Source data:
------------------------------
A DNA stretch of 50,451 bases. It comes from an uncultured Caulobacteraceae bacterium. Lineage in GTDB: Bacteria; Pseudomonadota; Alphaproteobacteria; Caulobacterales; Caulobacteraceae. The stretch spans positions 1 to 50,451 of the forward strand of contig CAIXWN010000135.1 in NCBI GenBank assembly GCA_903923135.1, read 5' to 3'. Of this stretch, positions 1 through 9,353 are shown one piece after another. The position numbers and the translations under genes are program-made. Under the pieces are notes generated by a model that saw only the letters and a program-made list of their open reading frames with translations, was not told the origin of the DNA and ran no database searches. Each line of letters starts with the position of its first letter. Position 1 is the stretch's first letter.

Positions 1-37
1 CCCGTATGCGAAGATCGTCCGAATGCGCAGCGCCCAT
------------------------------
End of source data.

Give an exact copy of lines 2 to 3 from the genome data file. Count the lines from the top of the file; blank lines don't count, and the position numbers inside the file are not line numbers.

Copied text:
Positions 1-37
1 CCCGTATGCGAAGATCGTCCGAATGCGCAGCGCCCAT